The works of art need to be appropriate for a family atmosphere and a 20% commission from each piece sold would go towards substance abuse prevention programs. LaSalle Market does not profit from the sale of the artwork. Side note: the owners are apparently quite religious and when it comes to people stealing artwork, they say this:
[The owner] deeply feels so sad when an item is taken without permission and wishes the sinner could realize how many people have been hurt by their poor judgement or deceitful lifestyle.
Such a fancy way of saying, “Don’t steal stuff, losers.”
I’m always happy to eat at LaSalle’s Market no matter the time of day or month of the year. And when celebrating my completion of Canton, I never gave my choice of establishment a second thought.
If, for some reason, you’ve read a good portion of my Canton pages, you know of my affinity for the little town. When my wife and I were home-shopping, the only non-West Hartford house we seriously considered was in Canton. And quite frankly, we’d probably have bought it if it wasn’t snatched up before we had a chance to make an offer.
The difference between “Route 44 Canton” and the rest of Canton is stark. Route 44 Canton is suburban car culture and shopping America. It’s not terrible, but it does have box stores and two CVS’s and two Dunkins within eyesight of each other. But just north of the Route 44 corridor? Miles upon square miles of essentially wooded hills. Valleys and streams and farms. And the small part of town south of 44 contains Collinsville; a cool little enclave of historic homes, nightlife, and a sort of Boulder, Colorado feel. 90% of the town is beautiful and 100% near my house – something I’m quite lucky for.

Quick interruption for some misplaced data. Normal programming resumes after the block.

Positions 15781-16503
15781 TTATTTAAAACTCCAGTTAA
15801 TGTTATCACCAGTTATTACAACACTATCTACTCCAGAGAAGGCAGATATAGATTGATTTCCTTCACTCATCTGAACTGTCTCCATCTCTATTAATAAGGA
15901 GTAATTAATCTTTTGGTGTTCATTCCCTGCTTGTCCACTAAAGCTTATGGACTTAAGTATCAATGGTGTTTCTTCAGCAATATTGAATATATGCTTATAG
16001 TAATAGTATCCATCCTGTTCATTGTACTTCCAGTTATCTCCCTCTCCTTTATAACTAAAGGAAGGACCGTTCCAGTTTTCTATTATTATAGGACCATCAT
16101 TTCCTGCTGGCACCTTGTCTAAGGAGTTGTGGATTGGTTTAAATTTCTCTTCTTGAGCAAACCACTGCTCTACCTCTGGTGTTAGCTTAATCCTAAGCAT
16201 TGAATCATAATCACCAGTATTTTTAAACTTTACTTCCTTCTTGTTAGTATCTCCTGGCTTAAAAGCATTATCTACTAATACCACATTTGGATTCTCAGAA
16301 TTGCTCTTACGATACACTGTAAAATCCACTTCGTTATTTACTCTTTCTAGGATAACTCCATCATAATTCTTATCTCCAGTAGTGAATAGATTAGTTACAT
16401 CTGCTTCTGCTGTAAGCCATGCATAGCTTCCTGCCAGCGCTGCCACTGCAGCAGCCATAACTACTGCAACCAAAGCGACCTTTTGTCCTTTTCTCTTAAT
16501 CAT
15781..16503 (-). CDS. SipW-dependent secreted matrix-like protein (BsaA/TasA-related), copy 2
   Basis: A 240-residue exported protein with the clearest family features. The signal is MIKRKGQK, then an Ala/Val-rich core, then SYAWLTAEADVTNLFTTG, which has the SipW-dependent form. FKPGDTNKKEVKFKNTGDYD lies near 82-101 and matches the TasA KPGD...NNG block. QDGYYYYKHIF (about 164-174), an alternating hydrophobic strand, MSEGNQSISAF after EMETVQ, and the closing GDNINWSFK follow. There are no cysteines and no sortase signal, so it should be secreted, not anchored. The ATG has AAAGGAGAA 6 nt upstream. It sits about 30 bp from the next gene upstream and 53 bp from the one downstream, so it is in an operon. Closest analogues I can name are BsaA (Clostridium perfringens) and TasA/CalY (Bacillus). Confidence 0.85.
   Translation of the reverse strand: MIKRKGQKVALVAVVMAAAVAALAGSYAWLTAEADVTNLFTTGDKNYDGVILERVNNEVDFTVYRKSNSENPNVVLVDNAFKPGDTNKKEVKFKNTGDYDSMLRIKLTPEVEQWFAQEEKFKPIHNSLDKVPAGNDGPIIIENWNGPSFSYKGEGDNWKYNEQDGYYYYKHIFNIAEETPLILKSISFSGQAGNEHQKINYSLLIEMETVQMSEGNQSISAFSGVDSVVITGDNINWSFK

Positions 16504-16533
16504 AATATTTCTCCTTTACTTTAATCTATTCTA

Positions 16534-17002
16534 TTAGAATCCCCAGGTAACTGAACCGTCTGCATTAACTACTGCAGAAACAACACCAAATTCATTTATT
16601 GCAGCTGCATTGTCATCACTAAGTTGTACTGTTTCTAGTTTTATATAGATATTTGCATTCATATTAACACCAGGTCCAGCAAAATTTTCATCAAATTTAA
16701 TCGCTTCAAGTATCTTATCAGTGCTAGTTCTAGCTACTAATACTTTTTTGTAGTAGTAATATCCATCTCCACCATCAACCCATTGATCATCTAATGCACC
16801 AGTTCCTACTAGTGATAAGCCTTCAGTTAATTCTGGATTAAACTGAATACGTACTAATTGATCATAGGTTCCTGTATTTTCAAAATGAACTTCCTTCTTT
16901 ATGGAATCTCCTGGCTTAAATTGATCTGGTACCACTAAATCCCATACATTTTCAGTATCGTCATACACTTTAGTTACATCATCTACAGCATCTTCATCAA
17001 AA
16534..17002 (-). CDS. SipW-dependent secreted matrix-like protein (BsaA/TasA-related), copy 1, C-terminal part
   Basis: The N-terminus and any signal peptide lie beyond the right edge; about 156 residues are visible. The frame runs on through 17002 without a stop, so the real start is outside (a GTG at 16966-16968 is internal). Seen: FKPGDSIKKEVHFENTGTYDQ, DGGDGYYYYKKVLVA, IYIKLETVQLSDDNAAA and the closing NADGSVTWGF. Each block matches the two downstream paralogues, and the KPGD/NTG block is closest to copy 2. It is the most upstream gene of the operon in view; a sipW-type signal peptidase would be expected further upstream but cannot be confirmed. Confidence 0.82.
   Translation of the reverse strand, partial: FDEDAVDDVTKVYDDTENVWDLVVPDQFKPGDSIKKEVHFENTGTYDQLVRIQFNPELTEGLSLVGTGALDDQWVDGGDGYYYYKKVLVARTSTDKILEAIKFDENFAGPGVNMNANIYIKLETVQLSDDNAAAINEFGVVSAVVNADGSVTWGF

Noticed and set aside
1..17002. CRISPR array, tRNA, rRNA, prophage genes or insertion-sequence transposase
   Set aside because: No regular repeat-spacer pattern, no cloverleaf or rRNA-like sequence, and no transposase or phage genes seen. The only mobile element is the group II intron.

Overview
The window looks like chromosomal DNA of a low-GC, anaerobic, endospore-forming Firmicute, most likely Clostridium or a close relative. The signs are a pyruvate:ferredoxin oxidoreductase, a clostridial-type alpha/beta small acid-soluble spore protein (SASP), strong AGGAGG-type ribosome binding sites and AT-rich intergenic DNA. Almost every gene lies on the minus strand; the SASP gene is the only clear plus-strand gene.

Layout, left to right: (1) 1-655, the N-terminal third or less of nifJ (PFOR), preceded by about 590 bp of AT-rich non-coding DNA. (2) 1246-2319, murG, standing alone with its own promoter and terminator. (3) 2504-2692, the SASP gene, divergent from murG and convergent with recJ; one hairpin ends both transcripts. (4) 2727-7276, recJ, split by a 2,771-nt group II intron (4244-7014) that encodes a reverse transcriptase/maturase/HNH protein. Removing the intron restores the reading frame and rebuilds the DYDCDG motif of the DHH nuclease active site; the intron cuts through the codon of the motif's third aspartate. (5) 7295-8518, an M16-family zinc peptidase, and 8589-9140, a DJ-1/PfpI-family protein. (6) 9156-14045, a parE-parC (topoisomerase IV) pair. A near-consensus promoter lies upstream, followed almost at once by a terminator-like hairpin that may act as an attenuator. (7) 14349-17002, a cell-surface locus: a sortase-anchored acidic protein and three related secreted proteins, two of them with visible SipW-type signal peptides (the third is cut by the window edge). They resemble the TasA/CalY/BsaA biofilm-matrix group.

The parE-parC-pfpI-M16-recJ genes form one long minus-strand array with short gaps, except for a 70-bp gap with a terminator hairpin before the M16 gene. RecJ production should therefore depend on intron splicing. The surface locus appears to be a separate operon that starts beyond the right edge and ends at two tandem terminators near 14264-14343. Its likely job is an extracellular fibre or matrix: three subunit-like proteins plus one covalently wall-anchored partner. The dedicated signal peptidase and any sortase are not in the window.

For me, the best parts of Canton are the rugged and remote trails that the Canton Land Conservation Trust maintains. Many of the trails are short but super sweet like the Goedecke-Humphrey Trail, but the longer rugged ones like the Smith Tree Farm Trails are fantastic.
There are “hidden gems” along the winding skinny backroads all around Canton, and I encourage you to spend a day getting lost here.
Thought exercise: If I had to send someone to Canton for a day, I would make sure to highlight both Collinsville and the remote north part of town. Perhaps some morning fuel from LaSalle Market before paddleboarding in the Farmington River and a visit to the Canton Historical Museum to learn all about why Collinsville is called Collinsville. After lunch, perhaps a couple smaller loop hikes at the Mary Conklin Sanctuary and the Sun, Wind, and Woodlands Preserve before retiring at the beautiful and charming Cherry Brook Farm and Vineyard. Yeah, that works.
Surprise: I’m always surprised at how remote some of the roads in North Canton are. Very Vermonty.
Favorite fact: Canton is supposedly named after Canton China for no discernable reason.
Disappointment: My outreaches to gain access up the Ratlum Mountain Fire Tower went unanswered.